Irresistible Review: An Enjoyable and Unexpected Political Comedy

In 2004, The Daily Show host Jon Stewart appeared on an episode of CNN's Crossfire and delivered [...]

In 2004, The Daily Show host Jon Stewart appeared on an episode of CNN's Crossfire and delivered an expert takedown of the "debate" show, as well as its two hosts, Paul Begala and Tucker Carlson. Stewart explained that their penchant for arguing on behalf of Left- and Right-wing politicians was one of the main reasons why our political system was in such shambles, and that maybe by fueling the made-up agendas of political parties, shows like Crossfire were actually just hurting the American people. The clip of Stewart on that show has continued to be insanely popular over the years since the episode aired, mainly because Stewart's words remain true today, perhaps even more so. Irresistible, the new film that Stewart wrote and directed, does a great job of showing just that.

Irresistible stars Steve Carell as Gary Zimmer, a strategist for the Democratic party who sees a viral clip of a retired veteran standing up for the rights of immigrants during a small-town council meeting. Gary sees this man, Jack Hastings (Chris Cooper), as a way to win the votes of white, Midwestern Americans, so he heads to Jack's town to convince him to run for mayor. As Gary's Republican rival, Faith Brewster (Rose Byrne) comes to town to stop him, with the small mayoral election becoming national news, as both political parties funnel millions of dollars into the campaigns.

Carell's Gary is subdued, painted early on as the everyman who wants to do the right thing. Byrne's Faith is played to be a total monster, lying and cheating her way to getting whatever it is the Republican party wants. It seems like Irresistible is going to be a scathing and brutal satire of the Right, delivered by the same hands that accomplished that very same mission on The Daily Show for years on end. However, that's not what this film is. At all. And that fact is probably going to disappoint (or infuriate) quite a few people, especially given our current political climate.

Instead of drawing parallels to taking down the actions of Donald Trump's establishment, an all-too-easy task in 2020, Stewart takes viewers down a much different path. Instead of saying, "Where we are is terrible," he poses the question, "Do you really know how we got here?" As the movie goes on, you'll notice that Gary isn't the incredible person he thinks himself to be, and is actually much more like Faith than he wants to admit. Irresistible takes on the difficult task of explaining that our electoral and political systems are deeply flawed, down to their cores, and that they are at the root of our issues.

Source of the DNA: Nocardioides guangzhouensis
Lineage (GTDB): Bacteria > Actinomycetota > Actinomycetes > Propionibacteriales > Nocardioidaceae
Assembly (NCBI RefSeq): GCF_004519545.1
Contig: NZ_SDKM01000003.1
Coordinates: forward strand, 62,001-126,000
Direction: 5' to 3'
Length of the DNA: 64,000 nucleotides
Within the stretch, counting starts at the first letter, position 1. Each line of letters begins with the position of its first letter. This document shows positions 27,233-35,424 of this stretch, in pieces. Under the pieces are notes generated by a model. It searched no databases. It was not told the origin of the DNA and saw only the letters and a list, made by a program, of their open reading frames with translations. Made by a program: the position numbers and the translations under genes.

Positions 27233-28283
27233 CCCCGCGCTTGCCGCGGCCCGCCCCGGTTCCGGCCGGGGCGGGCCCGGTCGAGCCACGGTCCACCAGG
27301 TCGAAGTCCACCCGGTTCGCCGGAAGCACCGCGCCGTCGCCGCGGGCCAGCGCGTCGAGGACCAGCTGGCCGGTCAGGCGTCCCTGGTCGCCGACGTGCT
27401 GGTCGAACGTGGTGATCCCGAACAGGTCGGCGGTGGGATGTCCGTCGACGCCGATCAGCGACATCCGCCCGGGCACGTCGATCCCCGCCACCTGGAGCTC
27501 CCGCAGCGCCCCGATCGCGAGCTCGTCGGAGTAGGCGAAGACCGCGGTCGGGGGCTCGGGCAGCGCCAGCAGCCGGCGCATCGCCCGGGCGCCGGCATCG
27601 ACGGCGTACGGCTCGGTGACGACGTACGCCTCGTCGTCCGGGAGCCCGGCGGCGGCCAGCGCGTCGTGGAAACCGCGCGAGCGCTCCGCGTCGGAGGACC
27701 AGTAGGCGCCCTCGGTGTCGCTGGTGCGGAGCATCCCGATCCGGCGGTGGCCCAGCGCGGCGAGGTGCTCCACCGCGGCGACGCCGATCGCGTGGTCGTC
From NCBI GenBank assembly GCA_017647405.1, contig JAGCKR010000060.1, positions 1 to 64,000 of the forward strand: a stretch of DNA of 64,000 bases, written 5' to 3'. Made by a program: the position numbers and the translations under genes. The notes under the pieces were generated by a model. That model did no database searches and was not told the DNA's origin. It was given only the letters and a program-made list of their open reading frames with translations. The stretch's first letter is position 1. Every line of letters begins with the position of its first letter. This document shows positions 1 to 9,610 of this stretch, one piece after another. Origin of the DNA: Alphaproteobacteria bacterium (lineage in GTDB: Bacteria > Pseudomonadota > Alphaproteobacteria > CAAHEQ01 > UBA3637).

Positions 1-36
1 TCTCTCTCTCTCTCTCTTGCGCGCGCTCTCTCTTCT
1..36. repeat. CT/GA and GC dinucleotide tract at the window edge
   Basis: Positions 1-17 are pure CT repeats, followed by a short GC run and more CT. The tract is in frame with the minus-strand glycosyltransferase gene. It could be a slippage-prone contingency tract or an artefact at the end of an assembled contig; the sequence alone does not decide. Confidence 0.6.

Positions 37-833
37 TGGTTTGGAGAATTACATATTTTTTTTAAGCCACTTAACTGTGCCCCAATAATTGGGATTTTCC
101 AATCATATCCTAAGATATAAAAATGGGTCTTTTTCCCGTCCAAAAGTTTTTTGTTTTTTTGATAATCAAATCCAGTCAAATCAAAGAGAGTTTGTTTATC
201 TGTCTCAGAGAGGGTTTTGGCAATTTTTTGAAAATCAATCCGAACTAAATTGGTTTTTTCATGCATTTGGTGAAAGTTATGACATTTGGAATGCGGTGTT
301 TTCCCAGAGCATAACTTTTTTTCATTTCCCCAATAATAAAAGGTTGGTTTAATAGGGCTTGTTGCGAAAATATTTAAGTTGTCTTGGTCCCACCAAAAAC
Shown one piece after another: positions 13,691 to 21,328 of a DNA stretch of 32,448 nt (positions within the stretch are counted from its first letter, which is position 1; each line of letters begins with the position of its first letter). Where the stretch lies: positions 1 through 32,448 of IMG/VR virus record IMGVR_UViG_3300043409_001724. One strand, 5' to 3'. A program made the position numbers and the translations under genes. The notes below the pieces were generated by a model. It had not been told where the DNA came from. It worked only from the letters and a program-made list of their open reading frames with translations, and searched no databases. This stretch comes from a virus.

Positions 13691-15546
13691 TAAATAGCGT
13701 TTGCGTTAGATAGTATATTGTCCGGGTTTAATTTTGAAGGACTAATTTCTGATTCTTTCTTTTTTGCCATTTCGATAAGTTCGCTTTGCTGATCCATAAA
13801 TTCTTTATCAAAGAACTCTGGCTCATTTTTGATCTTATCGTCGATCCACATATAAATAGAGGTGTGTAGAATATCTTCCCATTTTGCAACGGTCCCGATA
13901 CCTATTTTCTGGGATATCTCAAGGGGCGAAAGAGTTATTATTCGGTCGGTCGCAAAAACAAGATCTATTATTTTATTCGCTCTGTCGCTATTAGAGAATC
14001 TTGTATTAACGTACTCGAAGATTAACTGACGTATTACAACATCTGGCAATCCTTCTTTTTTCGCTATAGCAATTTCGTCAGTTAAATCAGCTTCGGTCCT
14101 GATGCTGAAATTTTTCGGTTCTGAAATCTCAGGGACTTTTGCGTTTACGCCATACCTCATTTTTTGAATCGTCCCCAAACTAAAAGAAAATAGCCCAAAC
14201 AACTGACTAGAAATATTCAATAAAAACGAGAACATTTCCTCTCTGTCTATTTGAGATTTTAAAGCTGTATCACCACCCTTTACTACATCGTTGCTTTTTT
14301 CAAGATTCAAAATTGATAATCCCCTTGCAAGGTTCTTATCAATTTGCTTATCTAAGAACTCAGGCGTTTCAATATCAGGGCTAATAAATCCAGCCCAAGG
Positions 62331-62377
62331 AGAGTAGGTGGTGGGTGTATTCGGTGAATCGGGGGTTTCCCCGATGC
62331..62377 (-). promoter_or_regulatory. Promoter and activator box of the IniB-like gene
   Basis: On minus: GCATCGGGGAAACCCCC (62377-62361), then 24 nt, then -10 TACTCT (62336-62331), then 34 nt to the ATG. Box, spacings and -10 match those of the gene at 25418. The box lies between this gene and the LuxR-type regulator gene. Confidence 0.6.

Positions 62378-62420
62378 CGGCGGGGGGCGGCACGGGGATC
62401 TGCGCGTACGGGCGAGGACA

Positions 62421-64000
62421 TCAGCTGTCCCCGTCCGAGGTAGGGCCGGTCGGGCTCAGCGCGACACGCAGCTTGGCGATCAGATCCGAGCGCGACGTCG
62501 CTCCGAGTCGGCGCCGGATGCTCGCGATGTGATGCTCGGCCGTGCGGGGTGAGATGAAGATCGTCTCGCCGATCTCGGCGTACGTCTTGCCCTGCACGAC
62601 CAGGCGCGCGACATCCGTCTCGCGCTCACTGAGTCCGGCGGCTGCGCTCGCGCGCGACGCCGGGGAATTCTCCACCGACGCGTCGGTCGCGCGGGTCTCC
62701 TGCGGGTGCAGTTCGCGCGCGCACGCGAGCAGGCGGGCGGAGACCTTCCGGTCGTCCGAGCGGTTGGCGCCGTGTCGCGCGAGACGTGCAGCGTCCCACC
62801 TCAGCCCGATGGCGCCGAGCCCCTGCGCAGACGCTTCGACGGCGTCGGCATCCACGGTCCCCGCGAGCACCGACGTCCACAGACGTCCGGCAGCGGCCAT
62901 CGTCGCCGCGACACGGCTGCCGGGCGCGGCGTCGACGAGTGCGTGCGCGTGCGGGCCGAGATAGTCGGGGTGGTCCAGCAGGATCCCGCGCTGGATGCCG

What Stewart does so well with this film is show that everyday Americans, with no political influence whatsoever, can work together to solve their problems and make things happen for themselves. It's passionately empathetic about the individual citizens of our country. Perhaps we would all get along much better if there weren't political parties, or shows like Crossfire, trying their hardest to force us who to hate and why.

It's hard to get into more detail without ruining the major twist at the end of the film, but Stewart delivers a dynamite third act reveal that brings it all home.

Irresistible works in its own right, though it's certainly elevated by its core performances. Byrne is endlessly funny, Cooper is as solid as ever, and Mackenzie Davis absolutely shines. But it's Carell that puts in the best work here, turning in one of the most subtle and enjoyable performances of his career. A lot of people aren't going to like Irresistible, feeling like it tried to "play it safe" by avoiding taking a political side. The thing is, though, Irresistible does take a side, it's just fighting in a different battle.

Rating: 4 out of 5

Irresistible is now available to rent on-demand.